From the JacketFlap:
“For the past five years, Hayley Kincain and her father, Andy, have been on the road, trying to outrun the memories that haunt them both. They moved back to Andy’s hometown to try a “normal” life, but the horrors he saw in the war [Iraq] threaten to destroy their lives. Hayley watches, helpless, as her father turns to drugs and alcohol to silence his demons. And then her own past creeps up, and everything falls apart.
How do you keep your father alive when death is stalking him? What are you supposed to do when your parent stops acting like an adult? And what happens if a sweet guy who can make you laugh barges his way into your world and for the first time, you find yourself thinking about the future?”
I knew this book had darker notes to it, so it had been moving up and down and sideways on my nightstand, waiting for me to be “ready” to read it. Then a series of snow days converged with the cover image to give me the kick I needed to dive in. And now I’m filled with the “evangelical zeal” that John Green talks about to tell other people about it.
From the first scene, Hayley had me in her corner. She sees herself as different than the ‘zombies’ in her new school, but right away I could see through her judgmental comments and understand her desire to belong. This is a young girl who has been through a lot, and is now holding on by her fingertips as things go from bad to worse.
Some reviews have criticized this novel as giving a “clean” version of Post Traumatic Stress Disorder. If that is true, I’d hate to see the un-sugar coated version. I’m sure for people with personal connections to PTSD, it may read differently than it did for me. But I felt that the author did an excellent job of showing how some people are able to navigate daily life even when they have a very thin hold on reality. I think we would all be shocked if we knew how close so many people are to the edge of breakdowns. (Sometimes I dream that people had meters on them to show their “code red” status…Oh, he’s “code orange” today, better be extra nice...).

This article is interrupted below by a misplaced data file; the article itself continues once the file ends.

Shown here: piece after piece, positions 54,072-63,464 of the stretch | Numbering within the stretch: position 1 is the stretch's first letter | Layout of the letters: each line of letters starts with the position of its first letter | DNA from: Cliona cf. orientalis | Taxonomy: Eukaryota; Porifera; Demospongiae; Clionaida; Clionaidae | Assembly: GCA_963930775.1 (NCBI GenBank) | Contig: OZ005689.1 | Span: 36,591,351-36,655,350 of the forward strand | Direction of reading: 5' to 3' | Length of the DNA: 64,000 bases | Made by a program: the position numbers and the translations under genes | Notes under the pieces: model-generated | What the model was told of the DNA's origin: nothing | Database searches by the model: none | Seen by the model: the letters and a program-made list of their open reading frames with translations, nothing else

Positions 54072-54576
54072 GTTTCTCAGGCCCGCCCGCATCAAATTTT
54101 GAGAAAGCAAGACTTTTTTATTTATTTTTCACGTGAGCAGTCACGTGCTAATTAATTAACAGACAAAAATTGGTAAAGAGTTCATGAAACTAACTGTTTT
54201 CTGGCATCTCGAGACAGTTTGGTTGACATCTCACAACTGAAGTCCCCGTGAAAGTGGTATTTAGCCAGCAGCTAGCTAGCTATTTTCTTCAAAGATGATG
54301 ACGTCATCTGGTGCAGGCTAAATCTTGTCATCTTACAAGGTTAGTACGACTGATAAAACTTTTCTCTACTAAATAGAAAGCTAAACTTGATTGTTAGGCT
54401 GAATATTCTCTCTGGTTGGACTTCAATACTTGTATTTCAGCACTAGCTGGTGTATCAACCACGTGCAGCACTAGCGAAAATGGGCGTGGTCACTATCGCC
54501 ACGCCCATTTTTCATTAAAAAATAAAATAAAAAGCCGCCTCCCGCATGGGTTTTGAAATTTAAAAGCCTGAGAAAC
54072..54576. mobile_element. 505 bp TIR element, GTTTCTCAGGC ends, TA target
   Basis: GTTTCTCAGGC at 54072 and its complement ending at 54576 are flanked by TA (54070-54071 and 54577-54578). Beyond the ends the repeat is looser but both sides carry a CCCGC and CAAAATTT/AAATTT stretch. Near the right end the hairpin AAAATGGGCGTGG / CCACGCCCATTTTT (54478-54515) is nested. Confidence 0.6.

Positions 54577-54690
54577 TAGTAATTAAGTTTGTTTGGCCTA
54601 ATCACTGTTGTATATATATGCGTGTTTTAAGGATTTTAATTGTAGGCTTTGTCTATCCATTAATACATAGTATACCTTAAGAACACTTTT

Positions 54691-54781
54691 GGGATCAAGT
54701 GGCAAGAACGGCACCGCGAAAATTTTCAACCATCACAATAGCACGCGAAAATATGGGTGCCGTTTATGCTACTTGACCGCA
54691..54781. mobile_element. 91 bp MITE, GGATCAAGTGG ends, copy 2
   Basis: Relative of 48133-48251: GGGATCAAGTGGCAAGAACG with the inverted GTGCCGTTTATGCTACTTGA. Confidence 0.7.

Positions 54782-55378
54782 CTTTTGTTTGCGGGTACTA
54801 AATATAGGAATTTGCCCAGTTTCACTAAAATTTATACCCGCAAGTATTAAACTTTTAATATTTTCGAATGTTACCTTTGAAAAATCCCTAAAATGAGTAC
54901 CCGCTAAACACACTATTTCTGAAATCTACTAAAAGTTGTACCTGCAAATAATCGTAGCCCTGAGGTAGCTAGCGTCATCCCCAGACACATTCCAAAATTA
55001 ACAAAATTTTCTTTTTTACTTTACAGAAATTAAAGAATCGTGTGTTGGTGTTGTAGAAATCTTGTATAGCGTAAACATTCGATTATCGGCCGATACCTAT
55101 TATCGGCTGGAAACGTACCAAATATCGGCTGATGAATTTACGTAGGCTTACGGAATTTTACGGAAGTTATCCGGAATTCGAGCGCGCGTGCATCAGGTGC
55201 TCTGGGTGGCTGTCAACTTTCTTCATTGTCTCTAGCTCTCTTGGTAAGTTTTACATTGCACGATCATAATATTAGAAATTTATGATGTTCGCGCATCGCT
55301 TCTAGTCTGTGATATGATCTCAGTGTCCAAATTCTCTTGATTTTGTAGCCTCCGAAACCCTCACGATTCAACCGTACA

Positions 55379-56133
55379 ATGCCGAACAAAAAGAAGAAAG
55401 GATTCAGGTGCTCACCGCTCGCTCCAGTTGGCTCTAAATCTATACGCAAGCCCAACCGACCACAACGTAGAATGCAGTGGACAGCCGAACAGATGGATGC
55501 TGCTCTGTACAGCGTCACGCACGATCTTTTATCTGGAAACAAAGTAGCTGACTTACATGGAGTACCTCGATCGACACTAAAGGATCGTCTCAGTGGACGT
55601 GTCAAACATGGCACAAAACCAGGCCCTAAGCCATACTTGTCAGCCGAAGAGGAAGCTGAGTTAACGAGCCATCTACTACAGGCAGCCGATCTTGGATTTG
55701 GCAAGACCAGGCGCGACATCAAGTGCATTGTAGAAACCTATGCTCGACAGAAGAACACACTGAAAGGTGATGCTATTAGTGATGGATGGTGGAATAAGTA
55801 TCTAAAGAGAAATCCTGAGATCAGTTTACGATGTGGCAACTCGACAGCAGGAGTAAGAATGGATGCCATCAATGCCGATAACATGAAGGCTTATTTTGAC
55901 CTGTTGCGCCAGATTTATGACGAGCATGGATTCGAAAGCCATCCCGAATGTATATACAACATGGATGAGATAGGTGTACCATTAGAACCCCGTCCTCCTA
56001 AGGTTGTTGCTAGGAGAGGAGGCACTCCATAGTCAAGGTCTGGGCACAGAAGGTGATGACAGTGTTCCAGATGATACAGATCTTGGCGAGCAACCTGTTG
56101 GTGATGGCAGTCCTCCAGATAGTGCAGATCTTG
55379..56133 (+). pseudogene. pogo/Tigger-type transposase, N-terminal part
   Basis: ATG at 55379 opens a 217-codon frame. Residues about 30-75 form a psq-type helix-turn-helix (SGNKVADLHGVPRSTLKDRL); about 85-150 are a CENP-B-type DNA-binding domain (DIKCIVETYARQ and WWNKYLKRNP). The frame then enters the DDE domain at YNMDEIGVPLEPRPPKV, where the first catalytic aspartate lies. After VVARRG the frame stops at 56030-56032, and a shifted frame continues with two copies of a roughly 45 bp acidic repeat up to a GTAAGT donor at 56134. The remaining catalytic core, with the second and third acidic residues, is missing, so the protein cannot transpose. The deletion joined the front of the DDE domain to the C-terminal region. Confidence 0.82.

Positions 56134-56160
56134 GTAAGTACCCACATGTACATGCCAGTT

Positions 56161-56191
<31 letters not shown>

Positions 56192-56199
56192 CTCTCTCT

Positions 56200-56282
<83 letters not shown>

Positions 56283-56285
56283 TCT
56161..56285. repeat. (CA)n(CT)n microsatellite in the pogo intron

One of my favorite subplots of this book is Hayley’s relationship with her new friend, Finn. These two remind me a lot of Eleanor and Park*, another quirky couple who find each other among the cloud of teenage angst that surrounds high school. Finn becomes an anchor for Hayley as the chaos at her home swells.
“When I was with Finn, the world spun properly on it’s axis, and gravity worked. At home, the planet tilted so far on its side it was hard to tell which way was up. Dad felt it, too. He shuffled like an old man, as if the carpet under his feet was really a slick sheet of black ice.”
Hayley’s character is richly written, with multiple, believable layers. But the supporting cast all have deep back stories of their own. Both Finn and Hayley’s friend Gracie are also dealing with serious issues at home. These underlying stories enhance the theme of how we take care of those that we belong to.
Andy struggles with invasive memories and does a lot of crappy things as a parent. But we never doubt his love for his daughter. I found the other adults in the book to be very real as well…dealing with their own stuff while trying to do their best for the younger people who are in their care.
Take advantage of one of these snow days, and read THE IMPOSSIBLE KNIFE OF MEMORY. Whether it does it perfectly or not, this book helps shed much needed light on the issue of post traumatic stress disorder. And that is a good thing.